The second character among my group was the mom-manager. She had two children that were actively involved in acting. Her son has top billing in a movie that is seeking massive distribution. She had stories to recount of traveling to multiple locations and meeting behind the scenes players that held power in the industry. She was extremely knowledgeable and astute to the happenings around her and in film. I sensed a strong absorption and processing of information. She was much smarter than she let on, and she was helpful in making suggestion to me and those around her. That sincerity in helping others earned my respect and admiration.

The third was a feisty, petite, curly haired brunette. She had a fiery temperament that she kept in check with restrained jaw and diverted eye. She would occasionally burst forth in a mini tirade. There was a subtle ambition in her actions on set and I enjoyed watching how she maneuvered within the lines of expectation to achieve a better position. Their was an earnestness to get closer to the cameras and to the stars. At one point the handsome director touched her hip to mover her out of the way and she responded with “He touched my hip.” in a tone of surprised gaiety. She was the most distrustful of the group and she kept herself guarded, until the very end of my second day on set. Then she opened up more about her inner workings. She was the youngest of the five of us, and her guardedness might be a product of insecurity.

The last of my companions was the most colorful and the most stereotypical. Her transparent behavior when we first met put her into a convenient category. Having been placed correctly in a type, none of her words or behaviors proved surprising. Each utterance only secured her place in the category of opportunist and braggart. She was genuine enough in those areas. Her ultimate goal was to move forward into the film industry and she was constantly trying to make connections and maneuver herself closer to the PAs (production assistants) and the movie star. As the days wore on, she finally showed more of her true colors when she said she wanted to get as close as possible to the movie star and didn’t care about the rest. I responded that we were having a good time getting to know each other and she replied, “Yea, but I want to get closer to the A-Lister.” It was said with peevishness. Her stories took the tone of one-upmanship that the chiropractor did not demonstrate. If one of the group said “A”, she responded with a “double A”. I would always smile politely and mentally take notes. She talked a lot and most often about herself. She had seen a lot, been through a lot, and done a lot. She was the oldest out of all of us and she reminded me of a dressed down Mafioso’s wife. None of her speeches or behaviors annoyed me. I knew what I was dealing with within minutes of meeting her. It is an easy feat when someone talks all time.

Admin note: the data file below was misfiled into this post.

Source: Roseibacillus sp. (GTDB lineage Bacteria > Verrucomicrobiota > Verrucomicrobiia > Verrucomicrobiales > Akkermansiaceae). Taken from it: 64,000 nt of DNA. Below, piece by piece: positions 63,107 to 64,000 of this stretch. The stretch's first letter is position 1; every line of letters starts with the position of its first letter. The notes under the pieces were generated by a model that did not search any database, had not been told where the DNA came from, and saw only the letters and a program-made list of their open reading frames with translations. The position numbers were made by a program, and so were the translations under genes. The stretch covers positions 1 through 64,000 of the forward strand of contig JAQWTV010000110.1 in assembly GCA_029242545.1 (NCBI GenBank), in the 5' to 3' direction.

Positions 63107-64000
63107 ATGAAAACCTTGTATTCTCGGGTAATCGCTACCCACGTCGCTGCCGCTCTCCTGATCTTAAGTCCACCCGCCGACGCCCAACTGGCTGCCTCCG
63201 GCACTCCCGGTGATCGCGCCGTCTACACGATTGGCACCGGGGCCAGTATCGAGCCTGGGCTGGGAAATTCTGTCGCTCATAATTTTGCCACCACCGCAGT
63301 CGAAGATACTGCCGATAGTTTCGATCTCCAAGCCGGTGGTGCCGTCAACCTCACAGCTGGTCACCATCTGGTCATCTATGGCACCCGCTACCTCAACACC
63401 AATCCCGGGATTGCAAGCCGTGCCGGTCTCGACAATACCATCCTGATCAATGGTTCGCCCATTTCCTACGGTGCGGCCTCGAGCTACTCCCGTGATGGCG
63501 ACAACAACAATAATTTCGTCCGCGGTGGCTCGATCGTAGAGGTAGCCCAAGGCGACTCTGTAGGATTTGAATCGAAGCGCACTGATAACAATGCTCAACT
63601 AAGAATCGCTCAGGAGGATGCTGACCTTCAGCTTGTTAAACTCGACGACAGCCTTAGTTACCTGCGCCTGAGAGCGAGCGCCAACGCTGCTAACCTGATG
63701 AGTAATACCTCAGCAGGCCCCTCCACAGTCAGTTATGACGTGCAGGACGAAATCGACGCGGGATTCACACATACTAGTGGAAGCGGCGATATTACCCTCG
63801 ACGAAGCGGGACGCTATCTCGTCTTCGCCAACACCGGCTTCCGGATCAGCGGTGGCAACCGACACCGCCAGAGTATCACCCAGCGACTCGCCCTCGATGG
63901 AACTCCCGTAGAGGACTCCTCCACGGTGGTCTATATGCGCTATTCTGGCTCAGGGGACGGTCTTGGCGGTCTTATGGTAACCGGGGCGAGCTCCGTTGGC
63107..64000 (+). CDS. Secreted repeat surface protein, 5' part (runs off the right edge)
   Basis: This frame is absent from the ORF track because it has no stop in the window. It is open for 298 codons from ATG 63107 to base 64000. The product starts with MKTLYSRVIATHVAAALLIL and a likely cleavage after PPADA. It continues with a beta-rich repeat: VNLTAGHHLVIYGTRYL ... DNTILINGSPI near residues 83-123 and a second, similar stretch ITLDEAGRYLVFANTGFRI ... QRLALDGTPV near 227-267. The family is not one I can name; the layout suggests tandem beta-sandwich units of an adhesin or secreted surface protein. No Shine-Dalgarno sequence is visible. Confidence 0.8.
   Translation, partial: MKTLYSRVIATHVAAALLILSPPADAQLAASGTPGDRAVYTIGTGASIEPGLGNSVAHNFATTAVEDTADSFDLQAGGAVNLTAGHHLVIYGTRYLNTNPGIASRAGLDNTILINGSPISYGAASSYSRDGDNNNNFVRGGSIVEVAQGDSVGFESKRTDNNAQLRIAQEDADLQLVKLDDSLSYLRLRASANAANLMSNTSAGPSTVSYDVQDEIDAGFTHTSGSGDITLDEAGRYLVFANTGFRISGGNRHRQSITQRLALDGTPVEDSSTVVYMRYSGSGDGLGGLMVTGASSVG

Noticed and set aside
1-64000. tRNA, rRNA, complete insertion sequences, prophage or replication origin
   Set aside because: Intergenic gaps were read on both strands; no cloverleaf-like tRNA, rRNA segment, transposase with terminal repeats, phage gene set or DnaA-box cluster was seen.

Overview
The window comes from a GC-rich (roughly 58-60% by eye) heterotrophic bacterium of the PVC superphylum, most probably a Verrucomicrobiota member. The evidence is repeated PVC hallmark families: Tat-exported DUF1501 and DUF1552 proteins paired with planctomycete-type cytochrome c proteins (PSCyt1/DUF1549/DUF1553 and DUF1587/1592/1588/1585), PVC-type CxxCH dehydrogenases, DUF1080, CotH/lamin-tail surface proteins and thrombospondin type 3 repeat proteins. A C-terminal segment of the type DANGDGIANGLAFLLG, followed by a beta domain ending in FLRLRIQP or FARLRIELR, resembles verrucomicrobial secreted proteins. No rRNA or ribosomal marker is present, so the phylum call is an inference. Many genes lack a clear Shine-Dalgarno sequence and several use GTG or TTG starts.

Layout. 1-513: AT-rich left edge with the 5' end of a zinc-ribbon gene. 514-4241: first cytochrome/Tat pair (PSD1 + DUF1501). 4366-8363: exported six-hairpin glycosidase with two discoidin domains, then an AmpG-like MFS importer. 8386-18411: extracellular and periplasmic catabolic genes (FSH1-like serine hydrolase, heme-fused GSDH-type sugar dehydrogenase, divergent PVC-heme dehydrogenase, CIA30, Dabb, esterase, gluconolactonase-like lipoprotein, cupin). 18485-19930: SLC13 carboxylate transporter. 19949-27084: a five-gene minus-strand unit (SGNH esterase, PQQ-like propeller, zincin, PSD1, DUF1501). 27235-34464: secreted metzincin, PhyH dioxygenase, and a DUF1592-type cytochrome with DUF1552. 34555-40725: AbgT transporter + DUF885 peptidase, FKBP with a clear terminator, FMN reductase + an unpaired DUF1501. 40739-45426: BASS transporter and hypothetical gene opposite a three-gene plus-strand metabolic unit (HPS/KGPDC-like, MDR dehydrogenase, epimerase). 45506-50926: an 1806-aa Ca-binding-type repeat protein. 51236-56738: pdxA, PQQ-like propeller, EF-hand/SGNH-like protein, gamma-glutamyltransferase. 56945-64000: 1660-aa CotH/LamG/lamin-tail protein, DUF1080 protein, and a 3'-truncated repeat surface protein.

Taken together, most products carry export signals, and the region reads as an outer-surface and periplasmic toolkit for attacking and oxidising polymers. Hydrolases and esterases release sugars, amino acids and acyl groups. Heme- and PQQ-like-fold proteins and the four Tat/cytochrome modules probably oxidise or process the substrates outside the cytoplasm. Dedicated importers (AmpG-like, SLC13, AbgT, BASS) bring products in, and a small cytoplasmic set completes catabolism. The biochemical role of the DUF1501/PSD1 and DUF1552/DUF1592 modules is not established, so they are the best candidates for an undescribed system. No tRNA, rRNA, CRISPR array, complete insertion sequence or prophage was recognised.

The above four were my most frequent companions. Two other people caught my attention. The first was a young, short, handsome young man. I started a conversation with him and he asked me many questions. I answered them with my usual restrained, colorful statements. I talked to him about his desire to start graduate school. That was the extent of the interview. Later, when we were on set I stood next to him. As we waited for the cameras and actors to reset, I overheard him talking to another extra about how he was already in grad school. So, who was he lying to? I would like to think it was the younger, cuter extra that he was trying to impress. He was also asking the exact same interview questions he had asked me. This incident left me thinking three things. One, he is insecure. Two, he is a sociopath. Or, three, he was trying to hook up with the girl.

There were so many more interesting people I could blog about. Some of their titles would be retired police officer who wrote crime fiction, a retired principal who was an actress and an R&B singer, a former professional tennis player, and a man that was just happy to be on this particular set and getting paid $8 an hour. The $8 an hour extra job was more than he was paid at his regular job. This saddened me greatly. The majority of us were professionals just basking in this unique experience. To this man it was a dream come true and a pay worth driving from another state for.

This blog was a very long one. If you’ve made it to the end, thank you. I find people interesting and if you do as well, then I hope you enjoyed this. I could have described the holding, the food (there was plenty), and the procedures for the extras. But, it is people that interest me and their own stories. I hope you enjoyed some that I have recounted here.